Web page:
Engineering Excellence

Engineering Excellence


Is your business going to fail because your product development (engineering) capability is in the toilet? Probably not. Are you leaving much success (value) on the table? Definitely.

Maybe you don’t really want or need awesome “success” – however you define that. Growth, profits, fun, kudos, whatever. In which case no worries. Move along. Nothing to see here.

Maybe you’re satisfied – or simply resigned – to being a one-product company, with no real plans for developing any more products in the future. That can work. Even in the long term.

And there are other paths to a “successful” business than engineering excellence. You probably work in such a business, even now. One that has chosen another path, that is. How’s that working out for you? I mean, how’s it meeting your needs?

“People simply feel better about themselves when they’re good at something.”

~ Stephen R. Covey,The 8th Habit: From Effectiveness to Greatness

Even if your business (more specifically, the folks in charge) wanted to take the engineering excellence path, it’s just so damned hard, isn’t it? Easier by far to pay lip service to the idea, delude yourselves and others – like customers and investors – that you’re serious, while actually just futzing around making it look like some progress is being made.

And let’s not forget, engineering excellence doesn’t just apply to your business’ products and services. It’s arguably even more relevant to the way you run your business (the way the work works).

Do I have any advice for those very few folks with the horn for actually doing something about engineering excellence in their knowledge-work business? Yes. It’s spread across the nearly three hundred blog posts I’ve written here over the past five years. Not that anyone’s listening. Which kinda demonstrates my point.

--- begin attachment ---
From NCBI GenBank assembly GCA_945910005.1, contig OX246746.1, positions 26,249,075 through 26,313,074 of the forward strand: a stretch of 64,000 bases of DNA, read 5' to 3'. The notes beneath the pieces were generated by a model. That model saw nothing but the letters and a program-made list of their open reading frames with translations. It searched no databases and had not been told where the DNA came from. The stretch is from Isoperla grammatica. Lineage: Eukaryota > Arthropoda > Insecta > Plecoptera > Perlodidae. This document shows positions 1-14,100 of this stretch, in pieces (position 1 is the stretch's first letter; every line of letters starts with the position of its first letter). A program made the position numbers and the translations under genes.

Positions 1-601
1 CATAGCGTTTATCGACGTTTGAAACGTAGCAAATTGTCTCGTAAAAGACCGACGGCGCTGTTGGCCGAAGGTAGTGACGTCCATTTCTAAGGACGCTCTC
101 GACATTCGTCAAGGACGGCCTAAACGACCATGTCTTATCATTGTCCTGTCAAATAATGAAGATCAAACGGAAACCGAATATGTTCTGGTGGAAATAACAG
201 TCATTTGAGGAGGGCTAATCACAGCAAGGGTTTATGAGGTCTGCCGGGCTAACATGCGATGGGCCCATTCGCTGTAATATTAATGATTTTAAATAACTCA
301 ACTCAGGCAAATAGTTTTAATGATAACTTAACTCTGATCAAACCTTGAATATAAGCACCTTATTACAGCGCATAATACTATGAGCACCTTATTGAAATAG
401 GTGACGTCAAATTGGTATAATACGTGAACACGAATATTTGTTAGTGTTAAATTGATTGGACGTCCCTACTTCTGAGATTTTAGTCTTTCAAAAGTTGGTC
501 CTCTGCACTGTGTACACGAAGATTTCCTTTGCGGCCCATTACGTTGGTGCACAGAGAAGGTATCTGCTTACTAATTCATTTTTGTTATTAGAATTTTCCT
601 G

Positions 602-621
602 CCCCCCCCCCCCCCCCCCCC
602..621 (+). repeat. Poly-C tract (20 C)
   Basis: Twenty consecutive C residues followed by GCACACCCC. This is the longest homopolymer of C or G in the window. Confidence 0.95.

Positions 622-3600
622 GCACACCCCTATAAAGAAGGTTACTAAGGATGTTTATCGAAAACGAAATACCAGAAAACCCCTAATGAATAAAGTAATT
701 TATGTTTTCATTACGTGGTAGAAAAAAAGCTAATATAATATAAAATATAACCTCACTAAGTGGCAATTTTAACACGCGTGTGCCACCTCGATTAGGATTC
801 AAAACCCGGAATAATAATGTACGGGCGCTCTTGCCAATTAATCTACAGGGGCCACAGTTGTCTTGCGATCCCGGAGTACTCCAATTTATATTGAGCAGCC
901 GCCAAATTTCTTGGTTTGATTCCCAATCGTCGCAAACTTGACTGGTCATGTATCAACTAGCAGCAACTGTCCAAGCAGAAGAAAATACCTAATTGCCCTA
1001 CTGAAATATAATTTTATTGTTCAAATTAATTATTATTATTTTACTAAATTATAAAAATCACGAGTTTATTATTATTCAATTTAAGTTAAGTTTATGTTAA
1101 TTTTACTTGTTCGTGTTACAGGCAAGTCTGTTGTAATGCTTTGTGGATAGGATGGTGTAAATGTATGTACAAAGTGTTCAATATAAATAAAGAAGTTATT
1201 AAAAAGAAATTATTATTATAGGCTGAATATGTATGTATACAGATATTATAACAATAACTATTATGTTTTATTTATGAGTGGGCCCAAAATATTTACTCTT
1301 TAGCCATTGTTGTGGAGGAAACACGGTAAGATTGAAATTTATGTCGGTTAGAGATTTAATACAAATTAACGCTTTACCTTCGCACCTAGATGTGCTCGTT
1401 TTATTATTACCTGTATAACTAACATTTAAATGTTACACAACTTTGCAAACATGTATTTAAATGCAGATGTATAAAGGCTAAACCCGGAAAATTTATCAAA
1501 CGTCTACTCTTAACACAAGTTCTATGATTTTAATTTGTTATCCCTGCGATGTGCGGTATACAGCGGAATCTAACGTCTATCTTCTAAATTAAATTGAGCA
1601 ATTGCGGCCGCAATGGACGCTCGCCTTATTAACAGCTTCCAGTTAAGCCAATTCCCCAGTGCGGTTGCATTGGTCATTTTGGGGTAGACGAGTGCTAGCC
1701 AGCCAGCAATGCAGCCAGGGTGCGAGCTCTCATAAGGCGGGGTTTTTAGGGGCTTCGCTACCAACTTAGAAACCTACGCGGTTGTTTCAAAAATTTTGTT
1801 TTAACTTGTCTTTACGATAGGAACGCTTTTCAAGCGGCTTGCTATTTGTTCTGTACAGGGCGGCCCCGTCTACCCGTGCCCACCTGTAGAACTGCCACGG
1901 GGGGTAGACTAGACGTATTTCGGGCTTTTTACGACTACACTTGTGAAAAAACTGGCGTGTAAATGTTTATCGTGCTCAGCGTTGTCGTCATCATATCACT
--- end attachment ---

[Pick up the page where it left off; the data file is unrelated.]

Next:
– Bob

  1. I’ve seen plenty of cases where customers are indirectly asking for engineering excellence. They mightn’t know what they’re really asking for, but the demand is there. They’d know it if they saw it, or at least recognise it’s side-effects. Inevitably, in most cases, it is ignored by the “decision makers” who are focused on unrelated information/metrics.

    Some irony in that as feedback is an aspect of engineering excellence and indeed meaningful relationships inside and outside of an organisation. You know, the sort of thing that might lead to a variety of “success”.

    • In theory – or, more accurately in the delusion-riddled minds of economists and their acolytes – the Free Market ensures that customers get what they’re asking for. In practise, of course, that almost never happens. Which for me points to the bankruptcy of economic theory.

      Feedback? Who’s listening? :/

      – Bob

      • Yes, economists :/ Inflation vs law of supply and demand. Seemingly one cannot have negative inflation yet supply and demand says prices can fall. Errrr?

        Seems like we can’t hear feedback nor can we see obvious contradictions in our theories and change our behaviour. Poor old excellence stands no chance in such a situation.

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